Giraffe: Drawing Activity

Drawing is a great creative outlet. Kids love our drawing activities, and you will too—they combine drawing and coloring with speaking, listening, vocabulary, reading, or writing skills. (more…)

Honeybees

Where does honey come from? How many eggs does a queen bee lay in one day? Why do bees dance? Your young learners will find out all this and more in our featured lesson on Honeybees! (more…)

African Animals

Go wild with our new lesson on African Animals!

In this eight-page Word Bank lesson, students will learn the spelling and pronunciation of their favorite African animals. They will practice this vocabulary through several fun, colorful activities, including a picture dictionary, matchup, word choice, word search, word scramble, and spelling bee. This lesson finishes up with discussion questions so that your students can practice using the vocab in context. These activities are suitable for individual, pair, group, or class work—the choice is yours! (more…)

Practicing Superlatives: Make Your Own Animal Records Book


For a bedtime story last night, my son chose a book that he had picked out at the library: The Natural History Museum Book of Animal Records by Mark Carwardine. We were proud to find out that we knew quite a few animal records already, such as the longest migration for a mammal (gray whale), or the most dangerous shark to humans (bull shark). We laughed ourselves silly in the Birds section, where we found records for the worst walker (hummingbird), the most bossy (kea), and even the strangest nesting material (mockingbirds in Ecuador snatch hair from passing tourists).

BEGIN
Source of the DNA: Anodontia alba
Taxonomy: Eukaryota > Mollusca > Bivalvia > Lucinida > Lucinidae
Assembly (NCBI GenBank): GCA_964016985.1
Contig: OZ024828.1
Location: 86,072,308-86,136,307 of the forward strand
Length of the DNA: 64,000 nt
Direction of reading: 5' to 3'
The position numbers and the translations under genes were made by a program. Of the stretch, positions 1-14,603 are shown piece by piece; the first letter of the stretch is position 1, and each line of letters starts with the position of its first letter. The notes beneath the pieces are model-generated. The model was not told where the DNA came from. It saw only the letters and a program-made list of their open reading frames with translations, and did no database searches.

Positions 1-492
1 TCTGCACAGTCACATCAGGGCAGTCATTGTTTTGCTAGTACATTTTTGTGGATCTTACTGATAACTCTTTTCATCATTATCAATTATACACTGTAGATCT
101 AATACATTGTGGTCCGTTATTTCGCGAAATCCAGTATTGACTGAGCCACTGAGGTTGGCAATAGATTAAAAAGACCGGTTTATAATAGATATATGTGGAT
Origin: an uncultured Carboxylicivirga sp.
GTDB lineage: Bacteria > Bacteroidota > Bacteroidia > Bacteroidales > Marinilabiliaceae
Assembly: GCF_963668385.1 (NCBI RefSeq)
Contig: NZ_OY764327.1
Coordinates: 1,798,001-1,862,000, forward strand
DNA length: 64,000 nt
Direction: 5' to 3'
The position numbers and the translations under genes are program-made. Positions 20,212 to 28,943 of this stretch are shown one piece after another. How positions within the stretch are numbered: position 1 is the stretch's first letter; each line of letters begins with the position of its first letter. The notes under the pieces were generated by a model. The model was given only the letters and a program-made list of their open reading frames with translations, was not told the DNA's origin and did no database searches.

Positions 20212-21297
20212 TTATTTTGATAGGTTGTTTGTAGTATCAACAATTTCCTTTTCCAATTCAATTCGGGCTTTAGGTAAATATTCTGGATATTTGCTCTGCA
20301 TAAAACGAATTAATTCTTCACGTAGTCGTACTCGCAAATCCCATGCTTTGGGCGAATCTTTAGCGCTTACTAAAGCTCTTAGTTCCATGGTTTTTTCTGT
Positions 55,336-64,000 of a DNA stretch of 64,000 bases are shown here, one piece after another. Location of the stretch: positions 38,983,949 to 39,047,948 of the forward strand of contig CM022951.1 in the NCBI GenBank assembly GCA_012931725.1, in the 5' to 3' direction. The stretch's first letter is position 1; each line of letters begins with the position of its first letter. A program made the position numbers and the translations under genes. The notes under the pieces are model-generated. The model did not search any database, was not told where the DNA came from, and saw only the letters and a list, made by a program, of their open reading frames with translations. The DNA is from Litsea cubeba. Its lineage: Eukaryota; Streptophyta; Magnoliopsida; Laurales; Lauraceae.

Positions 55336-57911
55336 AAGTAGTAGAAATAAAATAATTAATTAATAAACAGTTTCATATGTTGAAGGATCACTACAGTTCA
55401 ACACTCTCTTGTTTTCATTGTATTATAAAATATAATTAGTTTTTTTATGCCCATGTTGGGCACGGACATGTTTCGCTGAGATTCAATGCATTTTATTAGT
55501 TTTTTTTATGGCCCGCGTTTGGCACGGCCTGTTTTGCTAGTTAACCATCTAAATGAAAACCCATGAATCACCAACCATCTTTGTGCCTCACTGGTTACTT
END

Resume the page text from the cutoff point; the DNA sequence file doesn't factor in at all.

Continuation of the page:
If your students are practicing superlatives with this week’s lesson plan, why not create your own Animal Records book? Include the most amazing facts you can find in the library or on the Internet. (more…)

Hippo Eats a Watermelon

Have you tried our Spotlight lesson with your young learners this week? We featured Maze Craze: five simple, fun mazes for very young learners. The object of those mazes is to get the food item to the animal. When I came up with the idea for these mazes, I automatically thought of a hippo eating a watermelon. The explosion of pink goo is something to see! I wanted to include a video of a hippo eating a watermelon for your students, so I asked my sister, who works at a zoo, to film the video. It’s a little blurry and shaky because it was filmed with her iPhone, but I hope your students enjoy it!

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Maze Craze

When we were at the TESOL 2014 convention in Portland this year, we got a lot of requests for materials for pre-K, K, and the lower grade levels. Among the materials we’ll be developing is this series of low-level mazes. Introducing Maze Craze: simple, fun mazes that young learners will love!

Our designer Robyn created five lovable characters that your students will want to help feed. The object is to get the food to the animal, which they can then color. If they can’t do the mazes, they will still enjoy the coloring!

These mazes will tie in nicely to a theme on animals or food. Or just do them anytime for fun! (more…)